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article imageArtificial neurons to study the genetic basis of mental illness

By Tim Sandle     Oct 17, 2018 in Science
To design new drugs to tackle psychiatric disorders requires an understanding of the biological and genetic causes of certain types of mental illnesses. To assist with this task, research have grown brain neurons.
The new research comes from the University of California Los Angeles. Here scientists have designed a method to study how genetics influence some psychiatric diseases. This has been achieved by growing brain cells in a laboratory. By studying these cells, the researchers hope to unpick why neurons are assigned specific roles. From this it should be seen how the expression of certain genes alter during neural development and, where these changes are non-ideal, they can lead to certain mental health issues occurring.
Earlier research has found that variations in four genetic regions are associated with five mental health disorders: autism, attention deficit hyperactivity disorder, clinical depression, bipolar disorder, and schizophrenia. This is based on DNA analysis. Such findings indicate the additional genetic risk; other societal factors need to be taken into account.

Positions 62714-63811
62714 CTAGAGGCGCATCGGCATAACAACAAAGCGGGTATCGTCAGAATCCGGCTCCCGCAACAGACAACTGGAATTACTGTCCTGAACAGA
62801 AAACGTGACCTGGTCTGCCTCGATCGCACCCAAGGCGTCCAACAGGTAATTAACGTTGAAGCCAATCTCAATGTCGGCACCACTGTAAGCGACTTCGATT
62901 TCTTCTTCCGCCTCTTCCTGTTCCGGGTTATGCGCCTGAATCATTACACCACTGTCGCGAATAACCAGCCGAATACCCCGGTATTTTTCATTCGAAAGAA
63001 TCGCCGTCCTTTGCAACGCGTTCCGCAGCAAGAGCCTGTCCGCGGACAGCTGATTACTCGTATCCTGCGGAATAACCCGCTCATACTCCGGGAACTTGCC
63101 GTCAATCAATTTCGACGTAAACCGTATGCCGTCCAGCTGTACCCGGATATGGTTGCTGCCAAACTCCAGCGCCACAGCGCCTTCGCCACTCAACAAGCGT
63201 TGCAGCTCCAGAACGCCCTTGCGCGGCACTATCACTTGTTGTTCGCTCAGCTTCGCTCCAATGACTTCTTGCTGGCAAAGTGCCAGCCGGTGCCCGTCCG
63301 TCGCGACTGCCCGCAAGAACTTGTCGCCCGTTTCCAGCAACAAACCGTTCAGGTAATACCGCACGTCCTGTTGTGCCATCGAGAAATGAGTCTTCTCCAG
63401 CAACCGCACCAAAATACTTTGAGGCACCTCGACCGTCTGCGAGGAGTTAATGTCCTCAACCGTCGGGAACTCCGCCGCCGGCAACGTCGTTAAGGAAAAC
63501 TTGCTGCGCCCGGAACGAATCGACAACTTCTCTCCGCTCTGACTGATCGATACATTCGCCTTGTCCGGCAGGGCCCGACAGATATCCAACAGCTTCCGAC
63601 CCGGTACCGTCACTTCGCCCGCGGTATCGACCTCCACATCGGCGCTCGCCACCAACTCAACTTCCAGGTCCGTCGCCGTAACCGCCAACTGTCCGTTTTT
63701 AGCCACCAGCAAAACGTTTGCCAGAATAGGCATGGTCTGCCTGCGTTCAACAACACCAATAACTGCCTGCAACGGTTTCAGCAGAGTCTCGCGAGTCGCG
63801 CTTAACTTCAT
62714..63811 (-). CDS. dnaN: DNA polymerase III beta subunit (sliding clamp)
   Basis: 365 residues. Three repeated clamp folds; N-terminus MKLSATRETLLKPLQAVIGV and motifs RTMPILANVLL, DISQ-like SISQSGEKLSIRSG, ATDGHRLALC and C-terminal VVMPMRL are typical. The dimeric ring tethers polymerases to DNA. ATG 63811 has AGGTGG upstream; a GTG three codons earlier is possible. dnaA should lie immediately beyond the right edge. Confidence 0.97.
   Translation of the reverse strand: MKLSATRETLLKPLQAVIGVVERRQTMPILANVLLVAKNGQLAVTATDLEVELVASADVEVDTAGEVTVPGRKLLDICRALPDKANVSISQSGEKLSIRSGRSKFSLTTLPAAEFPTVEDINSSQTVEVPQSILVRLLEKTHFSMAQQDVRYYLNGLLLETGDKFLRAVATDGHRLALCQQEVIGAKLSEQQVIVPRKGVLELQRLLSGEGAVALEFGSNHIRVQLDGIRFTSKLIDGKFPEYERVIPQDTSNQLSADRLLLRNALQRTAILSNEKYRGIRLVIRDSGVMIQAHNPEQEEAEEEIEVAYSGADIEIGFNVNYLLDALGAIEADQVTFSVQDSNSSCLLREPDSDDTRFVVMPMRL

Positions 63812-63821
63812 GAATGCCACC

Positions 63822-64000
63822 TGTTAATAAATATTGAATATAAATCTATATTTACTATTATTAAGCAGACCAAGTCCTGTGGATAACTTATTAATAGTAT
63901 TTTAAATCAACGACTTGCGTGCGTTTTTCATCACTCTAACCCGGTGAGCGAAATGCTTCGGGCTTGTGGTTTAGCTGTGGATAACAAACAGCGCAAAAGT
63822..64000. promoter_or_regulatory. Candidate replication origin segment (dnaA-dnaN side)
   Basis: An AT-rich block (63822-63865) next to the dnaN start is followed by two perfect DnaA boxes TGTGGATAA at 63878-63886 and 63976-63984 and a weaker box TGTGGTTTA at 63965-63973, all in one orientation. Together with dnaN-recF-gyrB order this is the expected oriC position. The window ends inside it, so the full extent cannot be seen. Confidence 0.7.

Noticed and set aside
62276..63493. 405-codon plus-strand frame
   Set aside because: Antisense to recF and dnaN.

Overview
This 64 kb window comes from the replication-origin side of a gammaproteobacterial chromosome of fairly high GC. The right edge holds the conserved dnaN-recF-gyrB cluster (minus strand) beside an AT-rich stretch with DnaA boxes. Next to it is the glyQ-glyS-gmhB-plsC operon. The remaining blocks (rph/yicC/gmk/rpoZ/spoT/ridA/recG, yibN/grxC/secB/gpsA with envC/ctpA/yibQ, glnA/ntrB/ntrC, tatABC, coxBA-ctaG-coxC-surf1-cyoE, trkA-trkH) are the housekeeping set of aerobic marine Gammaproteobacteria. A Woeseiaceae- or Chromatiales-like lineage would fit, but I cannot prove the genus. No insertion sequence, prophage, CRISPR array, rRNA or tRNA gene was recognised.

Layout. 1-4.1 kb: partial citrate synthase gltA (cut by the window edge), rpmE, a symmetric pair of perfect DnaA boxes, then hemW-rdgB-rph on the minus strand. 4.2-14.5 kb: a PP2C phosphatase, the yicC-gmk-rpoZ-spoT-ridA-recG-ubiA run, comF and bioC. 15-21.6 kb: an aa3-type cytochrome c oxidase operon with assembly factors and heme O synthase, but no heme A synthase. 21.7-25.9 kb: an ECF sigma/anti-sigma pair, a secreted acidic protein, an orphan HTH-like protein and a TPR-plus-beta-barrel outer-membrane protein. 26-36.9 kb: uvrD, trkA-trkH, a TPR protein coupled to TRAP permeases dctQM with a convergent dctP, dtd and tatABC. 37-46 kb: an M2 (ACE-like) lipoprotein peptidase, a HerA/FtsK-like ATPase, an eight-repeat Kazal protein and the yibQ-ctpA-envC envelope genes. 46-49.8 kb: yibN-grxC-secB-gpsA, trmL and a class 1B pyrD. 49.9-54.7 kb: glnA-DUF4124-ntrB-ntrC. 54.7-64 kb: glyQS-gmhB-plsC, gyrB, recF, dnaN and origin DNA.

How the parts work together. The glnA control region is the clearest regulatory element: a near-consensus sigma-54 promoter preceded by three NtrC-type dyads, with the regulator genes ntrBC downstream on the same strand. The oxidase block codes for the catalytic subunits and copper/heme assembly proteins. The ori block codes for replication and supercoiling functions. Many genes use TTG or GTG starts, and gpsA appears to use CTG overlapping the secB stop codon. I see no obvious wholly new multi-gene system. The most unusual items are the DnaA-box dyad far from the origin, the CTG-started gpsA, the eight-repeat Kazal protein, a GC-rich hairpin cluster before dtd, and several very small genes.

The new neurobiological study focuses on schizophrenia. For years researchers have attempted to assess which genes contribute to the heritability and physiology of schizophrenia. This is challenging as so many different genes are involved. The new brain cell model assists with this process.
With the new research, focused on growing laboratory-based neurons, lead researcher Anil Ori told Laboratory Roots: Our approach allowed us to model how multiple regions in the genome that increase risk for psychiatric disorders act in concert to affect molecular and cellular function that is relevant for neurodevelopment.”
He adds: “This is exciting as it provides a novel framework to study genetic risk of psychiatric disease and shows that we can capture parts of the heritability of schizophrenia in a lab model system.”
For the study, the scientists were able to tack the expression of several genes during the development of human neural stem cells. Following this exercise, the researchers integrated genome-wide schizophrenic risk data with the gene expression profiles. They found that genes with differential expression and increased expression during development were linked to increased risk of developing schizophrenia.
The genes most responsible for the association with disease risk were involved in synaptic function--the means by which cells communicate and transmit signals through the brain. This insight, and the brain cell model, provide the basis for future research.
The research has been published in the journal Biological Psychiatry. The research paper is titled “A Longitudinal Model of Human Neuronal Differentiation for Functional Investigation of Schizophrenia Polygenic Risk.”
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